# bound on area of right triangle

We may bound the area of a right triangle in terms of its perimeter. The derivation of this bound is a good exercise in constrained optimization using Lagrange multipliers.

###### Theorem 1.

If a right triangle has perimeter $P$, then its area is bounded as

 $A\leq\frac{3-2\sqrt{2}}{4}P^{2}$

with equality when one has an isosceles right triangle.

###### Proof.

Suppose a triangle has legs of length $x$ and $y$. Then its hypotenuse has length $\sqrt{x^{2}+y^{2}}$, so the perimeter is given as

 $P=x+y+\sqrt{x^{2}+y^{2}}.$

The area, of course, is

 $A=\frac{1}{2}xy.$

We want to maximize $A$ subject to the constraint that $P$ be constant. This means that the gradient of $A$ will be proportional to the gradient of $P$. That is to say, for some constant $\lambda$, we will have

 $\displaystyle\frac{\partial A}{\partial x}$ $\displaystyle=$ $\displaystyle\lambda\frac{\partial P}{\partial x}$ $\displaystyle\frac{\partial A}{\partial y}$ $\displaystyle=$ $\displaystyle\lambda\frac{\partial P}{\partial y}$

Together with the constraint, these form a system of three equations for the three quantities $x$, $y$, and $\lambda$. Writing them out explicitly,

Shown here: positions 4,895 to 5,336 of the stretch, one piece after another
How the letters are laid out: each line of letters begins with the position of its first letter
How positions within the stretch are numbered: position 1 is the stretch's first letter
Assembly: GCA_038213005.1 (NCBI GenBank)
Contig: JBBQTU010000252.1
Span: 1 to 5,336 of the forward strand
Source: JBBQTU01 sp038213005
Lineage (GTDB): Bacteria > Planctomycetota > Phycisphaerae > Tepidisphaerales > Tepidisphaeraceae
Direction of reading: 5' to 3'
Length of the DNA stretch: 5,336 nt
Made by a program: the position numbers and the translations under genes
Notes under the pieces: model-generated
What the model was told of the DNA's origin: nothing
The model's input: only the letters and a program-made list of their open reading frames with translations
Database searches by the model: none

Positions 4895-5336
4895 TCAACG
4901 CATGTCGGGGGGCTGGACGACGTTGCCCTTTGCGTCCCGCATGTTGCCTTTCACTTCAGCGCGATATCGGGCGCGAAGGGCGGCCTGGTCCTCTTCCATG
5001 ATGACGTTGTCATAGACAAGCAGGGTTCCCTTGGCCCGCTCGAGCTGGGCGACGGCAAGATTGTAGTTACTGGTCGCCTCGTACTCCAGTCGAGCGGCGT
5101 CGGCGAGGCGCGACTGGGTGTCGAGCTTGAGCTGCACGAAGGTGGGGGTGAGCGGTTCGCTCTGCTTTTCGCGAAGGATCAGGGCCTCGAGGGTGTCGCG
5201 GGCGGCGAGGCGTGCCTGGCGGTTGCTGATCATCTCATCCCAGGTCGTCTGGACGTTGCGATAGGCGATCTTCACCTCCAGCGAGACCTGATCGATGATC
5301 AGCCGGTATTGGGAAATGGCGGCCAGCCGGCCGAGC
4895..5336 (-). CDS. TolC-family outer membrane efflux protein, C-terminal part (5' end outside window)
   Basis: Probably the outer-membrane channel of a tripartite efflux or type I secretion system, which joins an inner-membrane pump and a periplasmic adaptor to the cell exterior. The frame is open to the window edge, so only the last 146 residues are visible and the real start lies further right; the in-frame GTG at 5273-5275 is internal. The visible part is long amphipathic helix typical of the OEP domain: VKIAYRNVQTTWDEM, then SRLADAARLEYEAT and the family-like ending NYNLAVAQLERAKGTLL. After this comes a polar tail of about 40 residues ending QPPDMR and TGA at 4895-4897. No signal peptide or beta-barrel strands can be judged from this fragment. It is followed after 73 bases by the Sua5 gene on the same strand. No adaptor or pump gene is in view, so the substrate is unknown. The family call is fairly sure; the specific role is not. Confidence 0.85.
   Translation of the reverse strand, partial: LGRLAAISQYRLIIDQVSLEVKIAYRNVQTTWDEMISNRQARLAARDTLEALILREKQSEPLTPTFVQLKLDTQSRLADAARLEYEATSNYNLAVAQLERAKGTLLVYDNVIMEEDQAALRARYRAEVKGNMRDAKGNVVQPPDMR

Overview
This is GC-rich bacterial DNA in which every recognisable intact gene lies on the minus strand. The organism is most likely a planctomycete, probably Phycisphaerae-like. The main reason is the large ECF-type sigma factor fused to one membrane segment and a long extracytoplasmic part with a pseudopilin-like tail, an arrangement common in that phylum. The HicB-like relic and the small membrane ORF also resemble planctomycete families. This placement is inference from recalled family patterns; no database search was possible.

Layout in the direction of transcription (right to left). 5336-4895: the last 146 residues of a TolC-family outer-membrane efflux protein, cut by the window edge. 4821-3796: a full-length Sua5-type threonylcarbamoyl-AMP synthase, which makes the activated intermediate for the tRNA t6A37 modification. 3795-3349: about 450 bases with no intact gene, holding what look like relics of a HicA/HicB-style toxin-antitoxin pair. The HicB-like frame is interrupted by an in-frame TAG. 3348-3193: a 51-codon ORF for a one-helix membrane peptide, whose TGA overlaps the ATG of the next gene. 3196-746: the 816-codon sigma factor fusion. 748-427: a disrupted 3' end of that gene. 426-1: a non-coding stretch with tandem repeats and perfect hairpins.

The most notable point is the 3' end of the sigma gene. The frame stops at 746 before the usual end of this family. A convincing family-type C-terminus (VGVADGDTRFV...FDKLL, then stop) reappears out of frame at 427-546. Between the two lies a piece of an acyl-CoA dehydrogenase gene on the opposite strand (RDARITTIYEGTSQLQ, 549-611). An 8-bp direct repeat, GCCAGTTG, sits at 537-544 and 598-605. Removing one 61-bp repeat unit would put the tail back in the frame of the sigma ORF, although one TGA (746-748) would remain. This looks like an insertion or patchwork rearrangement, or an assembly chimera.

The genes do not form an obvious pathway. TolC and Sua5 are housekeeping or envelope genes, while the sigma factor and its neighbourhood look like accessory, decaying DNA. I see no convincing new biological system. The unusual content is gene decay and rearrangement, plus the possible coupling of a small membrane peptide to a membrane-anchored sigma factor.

$\displaystyle\frac{1}{2}y$ $\displaystyle=$ $\displaystyle\lambda\left(1+\frac{x}{\sqrt{x^{2}+y^{2}}}\right)$ $\displaystyle\frac{1}{2}x$ $\displaystyle=$ $\displaystyle\lambda\left(1+\frac{y}{\sqrt{x^{2}+y^{2}}}\right)$ $\displaystyle P$ $\displaystyle=$ $\displaystyle x+y+\sqrt{x^{2}+y^{2}}$

Not that we cannot have $\lambda=0$ because that would mean that all sides of our triangle would have zero length. Hence, we may eliminate $\lambda$ between the first two equations to obtain

 $x\left(1+\frac{x}{\sqrt{x^{2}+y^{2}}}\right)=y\left(1+\frac{y}{\sqrt{x^{2}+y^{% 2}}}\right),$

which may be manipulated to yield

 $(x-y)\left(1+\frac{x+y}{\sqrt{x^{2}+y^{2}}}\right)=0.$

We have two case to consider — either the first factor or the second factor may equal zero. If the second factor equals zero,

 $1+\frac{x+y}{\sqrt{x^{2}+y^{2}}}=0,$

move the “1” to the other side of the equation and cross-multiply to obtain

 $x+y=-\sqrt{x^{2}+y^{2}}.$

Since we want $x\geq 0$ and $y\geq 0$ but the right-hand side is non-positive, the only option would be to have a trianagle of zero area. The other possibility was to have the second factor equal zero, which would give

 $x-y=0.$

In this case, $x$ equals $y$. Imposing this condition on the constraint, we see that

 $P=(2+\sqrt{2})x,$

so we have the solution

 $\displaystyle x$ $\displaystyle=$ $\displaystyle\frac{P}{2+\sqrt{2}}=\frac{2-\sqrt{2}}{2}P$ $\displaystyle y$ $\displaystyle=$ $\displaystyle\frac{P}{2+\sqrt{2}}=\frac{2-\sqrt{2}}{2}P.$

Title bound on area of right triangle BoundOnAreaOfRightTriangle 2013-03-22 16:30:41 2013-03-22 16:30:41 rspuzio (6075) rspuzio (6075) 17 rspuzio (6075) Theorem msc 51-00